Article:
Bullous pemphigoid is a skin disorder characterized by large blisters.
Bullous pemphigoid is an autoimmune disorder which occurs when the body's immune system attacks and destroys healthy body tissue by mistake.
This disorder usually occurs in older persons and is rare in young people. Symptoms come and go. In most patients, the condition goes away within 5 years.
Some people have no symptoms. Others may have mild redness, itching and irritation.
In many cases, they are many blisters, called bullae. Blisters are usually located on the arms, legs, or middle of the body. The blisters may break open and form ulcers or open sores. Some people also develop blisters in the mouth.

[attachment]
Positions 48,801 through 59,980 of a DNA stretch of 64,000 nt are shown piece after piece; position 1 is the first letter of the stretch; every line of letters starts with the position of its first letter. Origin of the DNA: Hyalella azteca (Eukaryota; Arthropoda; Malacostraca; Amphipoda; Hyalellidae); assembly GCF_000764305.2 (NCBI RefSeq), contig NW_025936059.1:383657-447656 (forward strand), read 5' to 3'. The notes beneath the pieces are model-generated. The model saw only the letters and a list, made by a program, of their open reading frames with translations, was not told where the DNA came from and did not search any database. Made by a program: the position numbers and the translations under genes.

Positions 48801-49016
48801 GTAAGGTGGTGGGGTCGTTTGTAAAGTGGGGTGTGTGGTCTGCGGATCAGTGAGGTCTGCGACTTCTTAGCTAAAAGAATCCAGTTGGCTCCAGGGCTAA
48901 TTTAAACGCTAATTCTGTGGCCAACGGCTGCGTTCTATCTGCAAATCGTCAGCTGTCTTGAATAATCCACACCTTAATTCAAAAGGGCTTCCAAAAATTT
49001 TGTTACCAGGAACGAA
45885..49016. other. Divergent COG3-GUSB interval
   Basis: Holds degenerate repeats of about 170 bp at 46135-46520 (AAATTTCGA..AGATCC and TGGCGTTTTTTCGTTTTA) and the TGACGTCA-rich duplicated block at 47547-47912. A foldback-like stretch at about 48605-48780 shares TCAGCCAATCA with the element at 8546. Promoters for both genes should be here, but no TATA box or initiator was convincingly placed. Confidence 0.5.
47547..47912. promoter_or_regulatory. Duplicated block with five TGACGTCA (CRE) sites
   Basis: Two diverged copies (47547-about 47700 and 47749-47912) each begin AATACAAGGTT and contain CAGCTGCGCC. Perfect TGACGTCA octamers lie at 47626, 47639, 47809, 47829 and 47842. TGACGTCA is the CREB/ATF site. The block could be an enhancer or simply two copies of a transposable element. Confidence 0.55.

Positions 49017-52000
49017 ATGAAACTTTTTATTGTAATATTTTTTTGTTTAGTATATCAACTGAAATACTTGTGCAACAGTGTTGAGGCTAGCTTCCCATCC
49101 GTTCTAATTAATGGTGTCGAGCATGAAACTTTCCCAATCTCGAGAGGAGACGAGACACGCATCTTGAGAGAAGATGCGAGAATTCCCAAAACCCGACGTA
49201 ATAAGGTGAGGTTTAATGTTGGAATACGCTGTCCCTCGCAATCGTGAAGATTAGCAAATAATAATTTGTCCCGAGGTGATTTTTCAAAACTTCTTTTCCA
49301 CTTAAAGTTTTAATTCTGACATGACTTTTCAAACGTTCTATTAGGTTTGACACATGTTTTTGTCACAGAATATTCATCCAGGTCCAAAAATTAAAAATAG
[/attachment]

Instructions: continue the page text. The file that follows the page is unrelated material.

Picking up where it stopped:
Scott M, Werth VP. Bullous pemphigoid. In: Lebwohl MG, Heymann WR, Berth-Jones J, Coulson I, eds. Treatment of Skin Disease: Comprehensive Therapeutic Strategies. 4th ed. Philadelphia, PA: Elsevier Saunders; 2014:chap 32.
Kevin Berman, MD, PhD, Atlanta Center for Dermatologic Disease, Atlanta, GA. Review provided by VeriMed Healthcare Network. Also reviewed by David Zieve, MD, MHA, Isla Ogilvie, PhD, and the A.D.A.M. Editorial team.